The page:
A Baby’s Best Friend: How To Introduce Dogs and Babies

Dogs and babies go together perfectly in photos, but can they co-exist harmoniously at home?

In short, yes! But there are a few things to keep in mind when introducing them to one another:

When you find out you’re expecting:

If you haven’t already, bring your dog to an obedience class. Behavior that’s harmless, even loveable, now (like jumping up to greet you at the door, for instance) can cause problems later.

Moreover, babies do unpredictable things that adults don’t. Many dogs haven’t been around children before and might be startled by their sudden movements.

Victoria Stilwell, dog trainer and host of Animal Planet’s It’s Me or the Dog, suggests taking your dog to the park to see how they react to children from a distance. Gradually increase their exposure to children as your due date approaches by getting moms you know to push their pram beside the dog.

Three months before your due date

“a newborn dramatically changes not only your life,” Stillwell says, “but your dog’s as well.” The baby’s arrival will be accompanied by a host of new appliances, toys, and furniture that will be equally unfamiliar to your dog.

“You want the dog to become familiar with these items now, not when your baby is in them,” says Betsy Saul, co-founder of PetFinder.com, an online pet-search site.

Set up the bassinet, crib, and swing before your baby arrives, and expose your dog to new smells like baby lotion and powder. Expose them to as many new baby-related things as possible before the baby arrives so there’s less for them to take in after the due date.

Forget the adage “you can’t teach an old dog new tricks.” Try the “back” cue, which is an important skill for helping your pup learn about personal space, Stilwell says. Standing directly in front of your dog, say “back” and hold out your hand as you shuffle toward him. He’ll naturally back up, and then you can reward him with a treat, such as praise, a pat on the head, or a small biscuit. Practice this cue throughout the next few months, gradually eliminating your forward movement, so you only have to lift your hand and say “back.”

Consistency is key; your dog will eventually back up on his own, leaving Baby to enjoy your lap.

While you’re in the hospital

Before you leave the hospital, get a friend or relative to take home one of your baby’s first bodysuits or blankets so your dog can get used to your child’s smell. By the time Baby comes home, your dog will recognize and accept the strange new scent.

“There’s quite a difference between the initial sniff-down and a friendly recheck,” Saul says.

When you come home:

Stillwell advises:

Let your partner hold the baby when you walk into your house, Stilwell advises. Greet the dog first to let him tell you how much he’s missed you and burn off some steam. Then, after he’s calmed down, sit down with your baby and let your dog sniff him to get acquainted.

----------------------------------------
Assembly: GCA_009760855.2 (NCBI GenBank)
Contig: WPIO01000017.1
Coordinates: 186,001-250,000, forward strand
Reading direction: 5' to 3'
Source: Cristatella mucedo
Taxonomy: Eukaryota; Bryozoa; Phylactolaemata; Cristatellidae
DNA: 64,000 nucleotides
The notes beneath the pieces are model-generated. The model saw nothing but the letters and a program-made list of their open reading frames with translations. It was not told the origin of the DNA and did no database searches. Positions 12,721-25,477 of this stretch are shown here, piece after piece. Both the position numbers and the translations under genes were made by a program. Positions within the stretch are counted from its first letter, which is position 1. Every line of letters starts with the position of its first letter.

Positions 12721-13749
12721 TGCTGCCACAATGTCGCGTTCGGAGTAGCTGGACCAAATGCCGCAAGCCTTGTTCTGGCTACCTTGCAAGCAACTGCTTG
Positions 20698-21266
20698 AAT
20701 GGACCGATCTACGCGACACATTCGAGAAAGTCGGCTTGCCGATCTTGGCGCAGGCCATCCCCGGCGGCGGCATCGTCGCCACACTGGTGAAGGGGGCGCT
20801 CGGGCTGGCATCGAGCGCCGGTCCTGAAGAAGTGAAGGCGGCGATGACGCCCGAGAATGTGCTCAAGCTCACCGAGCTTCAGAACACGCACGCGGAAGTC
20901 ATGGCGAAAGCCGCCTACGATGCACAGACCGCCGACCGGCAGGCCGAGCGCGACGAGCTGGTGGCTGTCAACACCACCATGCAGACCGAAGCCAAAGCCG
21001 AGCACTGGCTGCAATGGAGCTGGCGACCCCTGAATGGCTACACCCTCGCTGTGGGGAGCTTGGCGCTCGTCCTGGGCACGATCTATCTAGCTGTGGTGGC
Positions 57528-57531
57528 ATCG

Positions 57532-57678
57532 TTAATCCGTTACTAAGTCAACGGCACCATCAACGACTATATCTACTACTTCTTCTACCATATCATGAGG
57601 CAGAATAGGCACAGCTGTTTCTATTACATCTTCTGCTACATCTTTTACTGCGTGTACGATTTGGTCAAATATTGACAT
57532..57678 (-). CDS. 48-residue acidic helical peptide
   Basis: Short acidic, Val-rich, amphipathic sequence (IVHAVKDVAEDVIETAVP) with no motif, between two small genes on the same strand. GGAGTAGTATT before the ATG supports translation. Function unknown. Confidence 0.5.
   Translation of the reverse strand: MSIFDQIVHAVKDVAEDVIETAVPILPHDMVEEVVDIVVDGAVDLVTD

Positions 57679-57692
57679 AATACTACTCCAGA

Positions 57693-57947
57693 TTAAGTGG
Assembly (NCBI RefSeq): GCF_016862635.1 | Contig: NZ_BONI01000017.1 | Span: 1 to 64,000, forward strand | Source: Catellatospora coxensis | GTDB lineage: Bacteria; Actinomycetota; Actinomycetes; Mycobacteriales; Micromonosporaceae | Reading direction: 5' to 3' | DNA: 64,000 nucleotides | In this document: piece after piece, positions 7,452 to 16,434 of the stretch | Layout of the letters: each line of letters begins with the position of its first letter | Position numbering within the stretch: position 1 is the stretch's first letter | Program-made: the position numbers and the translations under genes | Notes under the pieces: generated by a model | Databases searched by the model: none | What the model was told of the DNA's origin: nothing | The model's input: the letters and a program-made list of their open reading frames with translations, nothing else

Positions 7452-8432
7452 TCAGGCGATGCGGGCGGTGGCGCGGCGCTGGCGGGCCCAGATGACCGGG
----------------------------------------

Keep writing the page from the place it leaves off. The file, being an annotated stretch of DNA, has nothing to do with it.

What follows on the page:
During the first few feedings, ask your partner to give the dog some treats.

“Dogs sense that nursing is intimate,” Saul says. “If they learn they get rewarded for being tranquil, they’ll associate feedings with positive times.”

Amidst all the commotion, don’t forget to walk your dog. Dogs with surplus energy, as you’ll know, can cause havoc! Have your partner take your dog for a long walk each day, which will allow you to spend more quality time with your baby.

How to Help Them Get Along

Bringing a baby into the world is a time of flux, commotion, and novelty. Not least for your dog. Moreover, he won’t understand why his home life is changing and might be a little more excitable and mischievous than usual.

“Rather than scold him and say, ‘no, no, no,’ all the time,” Stillwell says,” teach him another choice. Redirect his behavior toward something that will make him happy.” Jumping up on guests? Remind him he has a bone in the backyard.

A few more tips:

  • Zone out. Install safety gates to limit your dog’s access to certain rooms. This way, Baby can perfect her rolling and crawling in peace.
  • Stock up on dog toys. If your pup has his own stuff, he’s less likely to chew on any cute baby toys you received as gifts.
  • Avoid food fights. Keep your dog’s bowls on the counter when it’s not mealtime. Once your child is mobile, she can create a mess of sloshed water (which also poses a drowning risk) or may sample the kibble (choking hazard). Plus, some dogs get territorial around their food.
  • Teach your baby to be gentle. As your tot begins exploring with her hands, she might grab your dog’s fur. Show her how to pet nicely. She’ll mimic Mommy—and your hound will thank you.
  • Always supervise Never, ever leave your child alone with your pet. Infant behavior (squealing, a quick maneuver) could unexpectedly irritate him. And watch for pacing or unusual eye contact, which could indicate your dog isn’t comfortable with the baby.

The bottom line: Your babies- furry and otherwise- are more than capable of getting along if you follow the tips and tricks outlined in this post. So get your camera out!